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Triassic Microvertebrate Fossils from North Carolina

From: Ben Creisler

In the new Journal of Paleontology:

Andrew B. Heckert, Jonathan S. Mitchell, Vincent P. Schneider, and
Paul E. Olsen (2012)
Diverse New Microvertebrate Assemblage from the Upper Triassic Cumnock
Formation, Sanford Subbasin, North Carolina, USA.
Journal of Paleontology 86(2): 368-390
doi: http://dx.doi.org/10.1666/11-098.1

The Moncure microvertebrate locality in the Cumnock Formation, Sanford
sub-basin, North Carolina, dramatically increases the known Late
Triassic age vertebrate assemblage from the Deep River Basin. The
50,000 recovered microvertebrate fossils include osteichthyans,
amphibians, and numerous lepidosauromorph, archosauriform, and
synapsid amniotes. Actinopterygian fossils consist of thousands of
scales, teeth, skull, and lower jaw fragments, principally of
redfieldiids and semionotids. Non-tetrapod sarcopterygians include the
dipnoan Arganodus sp., the first record of lungfish in the Newark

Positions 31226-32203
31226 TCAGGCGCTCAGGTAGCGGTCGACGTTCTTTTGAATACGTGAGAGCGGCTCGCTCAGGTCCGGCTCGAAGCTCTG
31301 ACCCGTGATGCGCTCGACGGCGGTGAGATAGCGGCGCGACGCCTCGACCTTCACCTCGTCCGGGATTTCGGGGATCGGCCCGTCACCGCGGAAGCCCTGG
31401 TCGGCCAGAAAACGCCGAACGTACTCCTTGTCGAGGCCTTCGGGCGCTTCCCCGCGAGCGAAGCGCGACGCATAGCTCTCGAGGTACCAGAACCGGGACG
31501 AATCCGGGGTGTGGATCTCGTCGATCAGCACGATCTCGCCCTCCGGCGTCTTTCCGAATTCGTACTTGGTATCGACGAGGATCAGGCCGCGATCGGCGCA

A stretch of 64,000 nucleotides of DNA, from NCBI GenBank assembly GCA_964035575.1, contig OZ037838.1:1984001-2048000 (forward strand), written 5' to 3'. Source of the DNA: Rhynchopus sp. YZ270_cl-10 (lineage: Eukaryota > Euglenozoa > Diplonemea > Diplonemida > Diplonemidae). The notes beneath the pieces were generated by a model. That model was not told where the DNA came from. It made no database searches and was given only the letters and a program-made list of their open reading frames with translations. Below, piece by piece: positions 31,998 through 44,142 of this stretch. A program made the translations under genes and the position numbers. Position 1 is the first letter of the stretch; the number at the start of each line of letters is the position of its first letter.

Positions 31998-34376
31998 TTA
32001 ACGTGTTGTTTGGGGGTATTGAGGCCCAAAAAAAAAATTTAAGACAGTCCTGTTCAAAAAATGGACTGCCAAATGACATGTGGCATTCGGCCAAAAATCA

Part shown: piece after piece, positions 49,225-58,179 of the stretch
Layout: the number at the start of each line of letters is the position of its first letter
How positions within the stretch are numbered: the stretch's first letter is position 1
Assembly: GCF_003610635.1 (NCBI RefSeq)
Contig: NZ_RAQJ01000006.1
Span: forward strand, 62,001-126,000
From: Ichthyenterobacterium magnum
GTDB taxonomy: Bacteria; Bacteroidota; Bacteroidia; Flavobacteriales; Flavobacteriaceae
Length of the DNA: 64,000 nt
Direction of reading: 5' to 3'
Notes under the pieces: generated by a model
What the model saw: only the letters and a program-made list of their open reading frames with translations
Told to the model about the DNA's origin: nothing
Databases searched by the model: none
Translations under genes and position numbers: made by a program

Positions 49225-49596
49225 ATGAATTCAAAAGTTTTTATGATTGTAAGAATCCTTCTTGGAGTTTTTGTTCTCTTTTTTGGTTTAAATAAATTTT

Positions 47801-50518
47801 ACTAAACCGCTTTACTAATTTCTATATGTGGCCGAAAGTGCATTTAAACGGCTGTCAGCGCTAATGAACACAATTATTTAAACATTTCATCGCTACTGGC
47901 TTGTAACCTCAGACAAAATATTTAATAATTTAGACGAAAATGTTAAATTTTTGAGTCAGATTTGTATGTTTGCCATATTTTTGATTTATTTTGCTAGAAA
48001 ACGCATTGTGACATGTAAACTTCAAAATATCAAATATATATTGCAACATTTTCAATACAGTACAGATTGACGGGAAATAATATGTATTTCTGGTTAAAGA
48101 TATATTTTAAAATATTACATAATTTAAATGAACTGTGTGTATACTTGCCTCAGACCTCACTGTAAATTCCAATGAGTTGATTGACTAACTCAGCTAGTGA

Supergroup. Temnospondyls are comparatively rare but the preserved
centra, teeth, and skull fragments probably represent small (juvenile)
metoposaurids. Two fragmentary teeth are assigned to the unusual
reptile Colognathus obscurus (Case). Poorly preserved but intriguing
records include acrodont and pleurodont jaw fragments tentatively
assigned to lepidosaurs. Among the archosauriform teeth is a taxon
distinct from R. callenderi that we assign to Revueltosaurus olseni
new combination, a morphotype best assigned to cf. Galtonia, the first
Newark Supergroup record of Crosbysaurus sp., and several other
archosauriform tooth morphotypes, as well as grooved teeth assigned to
the recently named species Uatchitodon schneideri. Synapsids
represented by molariform teeth include both “traversodontids”
assigned to aff. Boreogomphodon and the “dromatheriid” Microconodon.
These records are biogeographically important, with many new records
for the Cumnock Formation and/or the Newark Supergroup. In particular,
Colognathus, Crosbysaurus, and Uatchitodon are known from basins of
Adamanian age in the southwestern U.S.A. These new records include
microvertebrate taxa more typical of non-Newark basins (abundant
archosauriforms, temnospondyls, lungfish) as well as more typical
Newark osteichthyans and synapsid-rich faunal elements.